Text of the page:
Can someone please loosen George Will's bowtie and resume the flow of blood to his brain? Of all the incredibly callous, insensitive and downright medieval things he's written in the past, his most recent column in the Washington Post probably tops the list.

"Consider the supposed campus epidemic of rape, a.k.a. 'sexual assault,'" wrote Will on June 6. "The Obama administration is riding to the rescue of 'sexual assault' victims." (Notice the use of quotation marks?) "It vows to excavate equities from the ambiguities of the hookup culture, this cocktail of hormones, alcohol and the faux sophistication of today's prolonged adolescence of especially privileged young adults."

It didn't take but a few minutes following publication of his column for Will to be rightfully scorned.

"Will is someone who has nothing better to do than mock the current movement on America's campuses to try and cope with the problems of rape and sexual assault ..." wrote Charlie Pierce for Esquire Magazine. Will has "proved himself to be a smug, petulant dilettante who is willing to flirt with racism -- Go back and study his coverage of the Jesse Jackson campaign in 1988 -- and who is willing to throw himself whole hog into climate change denialism."

What else did Will write to provoke the ire of Pierce and other thoughtful observers of our culture who acknowledge sexual assault is at epidemic levels, and not just on college campuses but in our culture and around the world?

"Colleges and universities are being educated by Washington and are finding the experience excruciating," wrote Will.


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"They are learning that when they say campus victimizations are ubiquitous ('micro-aggressions,' often not discernible to the untutored eye, are everywhere), and that when they make victimhood a coveted status that confers privileges, victims proliferate."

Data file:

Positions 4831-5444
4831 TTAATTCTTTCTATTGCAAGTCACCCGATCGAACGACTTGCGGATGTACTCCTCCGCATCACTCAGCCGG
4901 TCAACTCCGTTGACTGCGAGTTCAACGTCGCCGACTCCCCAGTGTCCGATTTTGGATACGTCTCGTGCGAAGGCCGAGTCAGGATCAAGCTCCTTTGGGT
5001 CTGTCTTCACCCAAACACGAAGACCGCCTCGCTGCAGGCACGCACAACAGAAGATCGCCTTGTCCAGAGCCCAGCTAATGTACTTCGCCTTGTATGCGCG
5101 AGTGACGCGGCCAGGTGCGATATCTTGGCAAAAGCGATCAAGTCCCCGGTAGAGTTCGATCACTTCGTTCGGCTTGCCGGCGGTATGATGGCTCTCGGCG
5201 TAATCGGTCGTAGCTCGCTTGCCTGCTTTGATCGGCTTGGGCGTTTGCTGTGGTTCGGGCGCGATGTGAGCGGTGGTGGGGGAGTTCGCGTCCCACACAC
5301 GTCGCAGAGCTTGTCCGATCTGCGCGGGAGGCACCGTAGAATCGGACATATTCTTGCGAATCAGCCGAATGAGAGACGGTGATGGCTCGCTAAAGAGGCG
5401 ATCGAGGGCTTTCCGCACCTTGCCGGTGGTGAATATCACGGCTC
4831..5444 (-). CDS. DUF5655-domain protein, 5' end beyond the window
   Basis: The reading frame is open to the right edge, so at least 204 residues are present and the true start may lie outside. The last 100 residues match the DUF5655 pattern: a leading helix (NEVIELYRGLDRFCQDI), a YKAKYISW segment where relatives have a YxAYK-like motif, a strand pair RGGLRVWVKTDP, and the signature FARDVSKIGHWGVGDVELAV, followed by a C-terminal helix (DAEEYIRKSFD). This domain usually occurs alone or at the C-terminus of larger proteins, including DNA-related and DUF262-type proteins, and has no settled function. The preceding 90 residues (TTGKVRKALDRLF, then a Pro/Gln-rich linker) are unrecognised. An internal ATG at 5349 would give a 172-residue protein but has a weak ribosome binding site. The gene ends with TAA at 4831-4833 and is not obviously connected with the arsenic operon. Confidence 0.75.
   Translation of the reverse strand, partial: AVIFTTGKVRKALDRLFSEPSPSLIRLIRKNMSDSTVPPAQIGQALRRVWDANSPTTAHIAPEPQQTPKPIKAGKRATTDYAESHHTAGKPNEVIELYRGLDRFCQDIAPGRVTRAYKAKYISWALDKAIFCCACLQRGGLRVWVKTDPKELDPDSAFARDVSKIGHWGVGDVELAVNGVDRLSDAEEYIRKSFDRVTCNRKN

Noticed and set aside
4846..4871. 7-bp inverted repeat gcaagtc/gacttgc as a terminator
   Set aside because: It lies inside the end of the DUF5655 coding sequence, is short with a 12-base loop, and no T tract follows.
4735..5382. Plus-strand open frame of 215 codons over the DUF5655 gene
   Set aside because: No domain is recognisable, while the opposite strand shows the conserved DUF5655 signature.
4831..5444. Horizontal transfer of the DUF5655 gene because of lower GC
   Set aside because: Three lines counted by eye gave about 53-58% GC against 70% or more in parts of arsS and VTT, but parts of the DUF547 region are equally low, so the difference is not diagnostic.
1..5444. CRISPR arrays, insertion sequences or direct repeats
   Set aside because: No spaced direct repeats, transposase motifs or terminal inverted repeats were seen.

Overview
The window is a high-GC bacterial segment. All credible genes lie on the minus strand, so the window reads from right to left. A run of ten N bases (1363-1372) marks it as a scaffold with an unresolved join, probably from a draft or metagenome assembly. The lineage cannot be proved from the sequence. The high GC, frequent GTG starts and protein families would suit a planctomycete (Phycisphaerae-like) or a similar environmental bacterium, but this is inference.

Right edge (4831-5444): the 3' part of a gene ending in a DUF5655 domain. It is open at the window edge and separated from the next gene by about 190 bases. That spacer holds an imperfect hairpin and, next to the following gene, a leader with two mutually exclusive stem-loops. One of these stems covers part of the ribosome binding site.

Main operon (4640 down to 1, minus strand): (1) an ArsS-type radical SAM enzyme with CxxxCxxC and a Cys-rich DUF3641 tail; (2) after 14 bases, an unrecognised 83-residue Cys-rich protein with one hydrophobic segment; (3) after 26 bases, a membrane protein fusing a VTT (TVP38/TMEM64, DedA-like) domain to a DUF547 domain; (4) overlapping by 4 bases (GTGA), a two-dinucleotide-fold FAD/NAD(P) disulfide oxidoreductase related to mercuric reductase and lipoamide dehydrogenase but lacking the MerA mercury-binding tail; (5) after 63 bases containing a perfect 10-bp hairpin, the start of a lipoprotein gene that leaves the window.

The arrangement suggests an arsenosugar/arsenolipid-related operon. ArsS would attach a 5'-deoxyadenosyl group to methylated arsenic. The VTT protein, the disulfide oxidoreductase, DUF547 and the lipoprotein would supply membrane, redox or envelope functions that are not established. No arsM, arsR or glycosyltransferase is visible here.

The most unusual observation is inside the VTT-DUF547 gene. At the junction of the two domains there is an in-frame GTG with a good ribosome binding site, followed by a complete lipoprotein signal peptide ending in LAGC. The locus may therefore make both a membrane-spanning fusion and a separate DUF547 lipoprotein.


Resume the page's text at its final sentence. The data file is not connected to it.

"Hear that, college women?" writes Pierce. There's a "coveted status that confers privileges' to crying rape. (Hard to believe so many women choose not to embrace this important career move by reporting their assaults.)"

In response to Will's column, the Twitterverse lit up with a new hashtag, #SurvivorPrivilege, in which sexual assault victims detailed how their lives were affected by the attacks. And we can tell you, the only time you see the word privilege is in the hashtag.

"A casual look at both our criminal justice system, military justice system and the academic disciplinary system under scrutiny right now reveals that each tend to punish survivors, not reward them," wrote Katie McDonough, for Slate. "As far as I can tell, the only 'privilege' associated with being a sexual assault survivor in the public eye is that you are maybe slightly more likely -- very, very slightly more likely if you look at the actual conviction rate -- to see your case given serious consideration rather than being ignored entirely by school administrators or law enforcement, which is actually something that happens quite a lot."

Proof? you ask.

An Indiana University student dropped out of school after her convicted attacker wasn't expelled; at Columbia University, a student was grilled over her allegation that she was anally raped without lubrication; an academic advisor at North Carolina-Chapel Hill told an assault victim that she was "being lazy" for asking for medical leave to recover from her attack; and at St. Mary's College, a student killed herself a week after reporting being raped by a Notre Dame football player.